Diana would have become queen of England as a result of marrying Charles (assuming they had stayed married). So why, despite the fact that he is still married to Elizabeth, is Philip still a prince?
Illustration by Slug Signorino
There are queens and there are queens, you thilly. The kind of queen Diana would have been is a "queen consort." This vaguely illicit-sounding title merely means she would have been queen by virtue of having married Charles, not queen in her own right. Were she actually the head of state, as Elizabeth II currently is, she would be the "queen regnant." In your dreams, ho, you can just imagine Liz thinking. (Well, I can.) But now Di won’t be queen anything.
One might ask: why can’t Philip be the king consort? One would not be the first person to raise the issue, though it wasn’t Philip that it was first raised about. That’d be Prince Albert, and the one who did the inquiring was Queen (regnant) Victoria, to whom Albert was married.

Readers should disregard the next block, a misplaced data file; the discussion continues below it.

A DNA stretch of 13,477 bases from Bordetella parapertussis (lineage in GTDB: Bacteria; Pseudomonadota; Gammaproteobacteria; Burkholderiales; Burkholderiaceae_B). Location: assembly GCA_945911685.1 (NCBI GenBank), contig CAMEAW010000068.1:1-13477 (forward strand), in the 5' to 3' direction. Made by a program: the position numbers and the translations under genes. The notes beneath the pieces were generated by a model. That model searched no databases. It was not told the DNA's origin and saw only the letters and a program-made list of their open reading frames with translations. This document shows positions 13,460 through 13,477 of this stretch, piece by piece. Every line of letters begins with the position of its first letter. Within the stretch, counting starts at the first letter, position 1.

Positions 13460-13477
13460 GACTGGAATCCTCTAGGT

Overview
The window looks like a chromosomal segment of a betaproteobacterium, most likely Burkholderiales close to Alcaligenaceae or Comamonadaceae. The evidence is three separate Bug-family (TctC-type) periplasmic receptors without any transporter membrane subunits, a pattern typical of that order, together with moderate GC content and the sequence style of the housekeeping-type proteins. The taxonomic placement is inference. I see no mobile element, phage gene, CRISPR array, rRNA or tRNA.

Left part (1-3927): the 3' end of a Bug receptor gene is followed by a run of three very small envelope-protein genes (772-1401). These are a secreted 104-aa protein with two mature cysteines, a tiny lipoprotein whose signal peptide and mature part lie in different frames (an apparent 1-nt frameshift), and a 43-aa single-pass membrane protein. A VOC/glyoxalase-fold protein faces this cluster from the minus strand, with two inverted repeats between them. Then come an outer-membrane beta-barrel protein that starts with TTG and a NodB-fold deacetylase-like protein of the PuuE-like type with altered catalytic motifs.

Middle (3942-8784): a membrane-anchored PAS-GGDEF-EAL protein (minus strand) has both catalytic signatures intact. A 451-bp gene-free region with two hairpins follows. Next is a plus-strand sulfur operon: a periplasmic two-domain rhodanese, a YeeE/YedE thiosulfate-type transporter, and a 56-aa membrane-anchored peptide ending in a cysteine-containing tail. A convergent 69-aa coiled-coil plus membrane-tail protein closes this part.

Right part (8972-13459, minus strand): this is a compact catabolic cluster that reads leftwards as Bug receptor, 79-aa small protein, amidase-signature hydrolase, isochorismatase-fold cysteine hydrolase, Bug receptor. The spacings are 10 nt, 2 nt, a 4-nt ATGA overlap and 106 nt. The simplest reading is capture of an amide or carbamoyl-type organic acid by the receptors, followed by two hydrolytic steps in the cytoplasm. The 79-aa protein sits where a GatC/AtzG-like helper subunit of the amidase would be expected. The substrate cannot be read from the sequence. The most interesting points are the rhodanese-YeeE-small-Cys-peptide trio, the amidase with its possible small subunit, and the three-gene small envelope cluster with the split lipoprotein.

For years Victoria endeavored to have the title king consort bestowed on Albert. But there was a lingering feeling that while it was all very well to have a queen subordinated to a king, it would not do to have a king subordinated to a queen. Eventually Albert was named prince consort. The title became so thoroughly identified with him that Prince Philip hasn’t dared to assume it, and he remains an ordinary old prince. Though I suppose it’s not like anybody’s going to get him mixed up with the Prince Philip who delivers pizzas.
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